Tone Report Weekly: Why did you decide to create Slowhand?
Bob DeKett: I first got the idea when video and DVDs hit the market in the mid ‘90s. I attempted to make a foot controller to take the place of the hand remote but it was too expensive and there was no transparency between the technologies so I put the idea on the shelf. I was working in the video game industry at the time and over the subsequent years I followed the advancements in video and audio. I left the video game industry after 26 years, started MasterMind Design and took my idea back off the shelf.
TRW: What does Slowhand offer that other software of its kind does not?
BD: Slowhand offers a very user-friendly interface and is super simple to use, but very powerful. With Slowhand you can not only create Projects with Loops, but you can also zoom, pan, and slow down the video and audio (while it all stays in sync and pitch). You can also build a custom Project using Loops from other Projects you’ve created. This is especially cool for teachers who want to build a lesson plan with a variety genres of music using various loops from different performances. A big feature is the ability to download pre-made and already created Projects to your device from within the app. You can also use the Upload Tool to upload Projects that you’ve created to share with other Slowhand Users. This Upload and Download feature in Slowhand is something no other software program has or does. We also have patents filed for Slowhand as well as the Slowhand Controller Pedal.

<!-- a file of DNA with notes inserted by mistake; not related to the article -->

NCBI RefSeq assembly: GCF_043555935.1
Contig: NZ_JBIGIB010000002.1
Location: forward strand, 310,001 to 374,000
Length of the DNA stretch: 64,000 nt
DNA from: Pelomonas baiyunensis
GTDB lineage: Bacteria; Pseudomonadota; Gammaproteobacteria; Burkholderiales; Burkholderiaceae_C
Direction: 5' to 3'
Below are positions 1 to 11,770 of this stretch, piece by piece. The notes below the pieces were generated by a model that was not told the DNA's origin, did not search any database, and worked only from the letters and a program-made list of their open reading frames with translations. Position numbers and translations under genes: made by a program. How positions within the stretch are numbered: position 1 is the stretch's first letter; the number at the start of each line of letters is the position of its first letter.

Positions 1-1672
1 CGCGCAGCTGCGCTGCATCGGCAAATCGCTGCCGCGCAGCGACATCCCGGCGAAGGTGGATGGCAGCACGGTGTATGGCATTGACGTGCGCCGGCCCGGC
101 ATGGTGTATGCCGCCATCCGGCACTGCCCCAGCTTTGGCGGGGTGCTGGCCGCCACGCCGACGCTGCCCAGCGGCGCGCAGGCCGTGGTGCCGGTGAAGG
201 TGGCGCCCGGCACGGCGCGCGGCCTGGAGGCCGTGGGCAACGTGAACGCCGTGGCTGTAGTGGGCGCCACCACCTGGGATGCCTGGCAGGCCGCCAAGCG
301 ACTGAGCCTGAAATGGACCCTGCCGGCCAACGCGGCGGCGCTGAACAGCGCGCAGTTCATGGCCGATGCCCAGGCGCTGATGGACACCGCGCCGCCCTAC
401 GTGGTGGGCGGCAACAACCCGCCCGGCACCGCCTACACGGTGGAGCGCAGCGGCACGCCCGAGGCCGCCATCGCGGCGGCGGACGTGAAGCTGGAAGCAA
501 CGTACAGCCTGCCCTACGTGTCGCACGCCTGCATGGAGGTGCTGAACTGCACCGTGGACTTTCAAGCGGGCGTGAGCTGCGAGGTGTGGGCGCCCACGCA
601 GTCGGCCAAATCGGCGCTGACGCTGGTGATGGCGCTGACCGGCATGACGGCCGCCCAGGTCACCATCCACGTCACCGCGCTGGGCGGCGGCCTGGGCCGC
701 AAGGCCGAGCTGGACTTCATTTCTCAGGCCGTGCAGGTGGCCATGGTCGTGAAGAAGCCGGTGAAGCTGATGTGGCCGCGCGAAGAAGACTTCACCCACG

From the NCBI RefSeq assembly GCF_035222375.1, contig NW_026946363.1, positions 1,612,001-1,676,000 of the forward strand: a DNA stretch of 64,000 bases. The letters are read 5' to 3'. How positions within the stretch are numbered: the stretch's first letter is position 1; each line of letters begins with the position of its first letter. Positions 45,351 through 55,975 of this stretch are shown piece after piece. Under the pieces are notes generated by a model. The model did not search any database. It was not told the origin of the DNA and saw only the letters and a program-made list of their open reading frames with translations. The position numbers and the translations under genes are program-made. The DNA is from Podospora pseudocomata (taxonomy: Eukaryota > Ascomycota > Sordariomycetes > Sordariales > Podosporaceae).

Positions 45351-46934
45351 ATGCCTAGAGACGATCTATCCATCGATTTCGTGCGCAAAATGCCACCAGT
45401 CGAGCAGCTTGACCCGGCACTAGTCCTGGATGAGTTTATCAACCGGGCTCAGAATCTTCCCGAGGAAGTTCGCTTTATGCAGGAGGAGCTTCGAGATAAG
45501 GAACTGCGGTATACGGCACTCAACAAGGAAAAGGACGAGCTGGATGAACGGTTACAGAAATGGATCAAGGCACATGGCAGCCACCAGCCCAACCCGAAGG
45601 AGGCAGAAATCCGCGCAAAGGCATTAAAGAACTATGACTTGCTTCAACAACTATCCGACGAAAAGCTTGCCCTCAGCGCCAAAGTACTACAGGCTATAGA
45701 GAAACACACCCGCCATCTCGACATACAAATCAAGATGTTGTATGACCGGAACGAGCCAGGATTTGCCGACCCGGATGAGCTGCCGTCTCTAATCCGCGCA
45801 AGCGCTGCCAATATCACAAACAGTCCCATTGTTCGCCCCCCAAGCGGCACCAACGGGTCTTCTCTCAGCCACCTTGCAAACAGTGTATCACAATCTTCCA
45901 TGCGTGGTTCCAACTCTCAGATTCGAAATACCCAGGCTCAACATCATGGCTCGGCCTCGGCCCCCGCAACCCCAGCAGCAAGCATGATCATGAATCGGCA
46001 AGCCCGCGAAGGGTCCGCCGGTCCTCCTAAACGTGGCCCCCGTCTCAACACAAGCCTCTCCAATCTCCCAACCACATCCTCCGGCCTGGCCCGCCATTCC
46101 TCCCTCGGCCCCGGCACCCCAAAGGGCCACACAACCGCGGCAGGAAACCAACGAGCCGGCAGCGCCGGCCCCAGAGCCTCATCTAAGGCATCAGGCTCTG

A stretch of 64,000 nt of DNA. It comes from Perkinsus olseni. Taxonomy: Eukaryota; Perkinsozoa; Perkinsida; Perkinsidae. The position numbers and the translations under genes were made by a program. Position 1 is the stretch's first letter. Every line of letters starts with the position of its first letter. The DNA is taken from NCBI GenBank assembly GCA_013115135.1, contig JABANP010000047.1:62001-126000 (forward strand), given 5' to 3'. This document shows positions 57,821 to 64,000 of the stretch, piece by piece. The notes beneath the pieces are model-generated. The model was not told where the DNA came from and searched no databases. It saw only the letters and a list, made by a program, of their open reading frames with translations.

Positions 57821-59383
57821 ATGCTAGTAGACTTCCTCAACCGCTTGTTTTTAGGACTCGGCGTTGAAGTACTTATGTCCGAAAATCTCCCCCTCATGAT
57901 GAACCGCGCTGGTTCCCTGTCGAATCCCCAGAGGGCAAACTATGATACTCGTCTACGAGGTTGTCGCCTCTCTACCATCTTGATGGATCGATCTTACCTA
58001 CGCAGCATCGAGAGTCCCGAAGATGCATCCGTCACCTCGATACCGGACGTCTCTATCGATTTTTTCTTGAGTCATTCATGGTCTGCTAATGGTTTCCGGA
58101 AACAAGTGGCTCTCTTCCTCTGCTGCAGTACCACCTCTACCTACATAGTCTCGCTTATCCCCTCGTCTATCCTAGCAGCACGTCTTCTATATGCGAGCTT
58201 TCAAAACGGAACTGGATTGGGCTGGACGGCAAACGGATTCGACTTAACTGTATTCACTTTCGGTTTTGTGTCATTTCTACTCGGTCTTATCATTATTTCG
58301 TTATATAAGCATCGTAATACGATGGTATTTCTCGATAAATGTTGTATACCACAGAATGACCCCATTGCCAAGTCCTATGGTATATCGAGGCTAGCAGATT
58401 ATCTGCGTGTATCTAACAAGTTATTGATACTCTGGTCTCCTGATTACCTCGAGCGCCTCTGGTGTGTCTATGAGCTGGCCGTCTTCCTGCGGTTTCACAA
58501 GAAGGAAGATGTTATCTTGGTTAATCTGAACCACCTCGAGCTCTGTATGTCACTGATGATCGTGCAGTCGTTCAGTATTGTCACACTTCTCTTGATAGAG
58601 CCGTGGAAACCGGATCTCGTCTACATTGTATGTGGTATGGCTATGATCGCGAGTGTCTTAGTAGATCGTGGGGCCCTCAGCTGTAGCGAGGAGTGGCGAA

TRW: Do you perceive a hole in the market of guitar learning software that was plugged by Slowhand?
BD: [It’s] not so much of a hole as a different and better way for people to learn how to play an instrument. This is the age of video and there are hundreds of thousands of music performance videos, lessons and tutorials existing, so it makes perfect sense to provide a tool that makes any video a personalized lesson where the user can learn at their own speed.
TRW: Tell us a bit about the plans for the future of Slowhand.
BD: We will be releasing Slowhand for the Mac in June or July, followed by the iPad version. The biggest news is we will launch the Slowhand Community, also in the same timeframe. The Slowhand Community will be the go-to place online for musicians, music students and teachers who want to learn and teach their favorite styles of music. In the Community, Users can download Projects created in Slowhand by other users, and also users can upload their Projects which they’ve created. Thus, the content will always be increasing daily or even hourly.
TRW: Is there anything in the near horizon we should be looking out for from Mastermind Design?
BD: We will be exhibiting at Summer NAMM in Nashville at the end of June, where we’ll be debuting Slowhand for the Mac and also showing the interface for the Slowhand Community. We’ll have some cool announcements as well in the pipeline as well, but you’ll have to wait for them!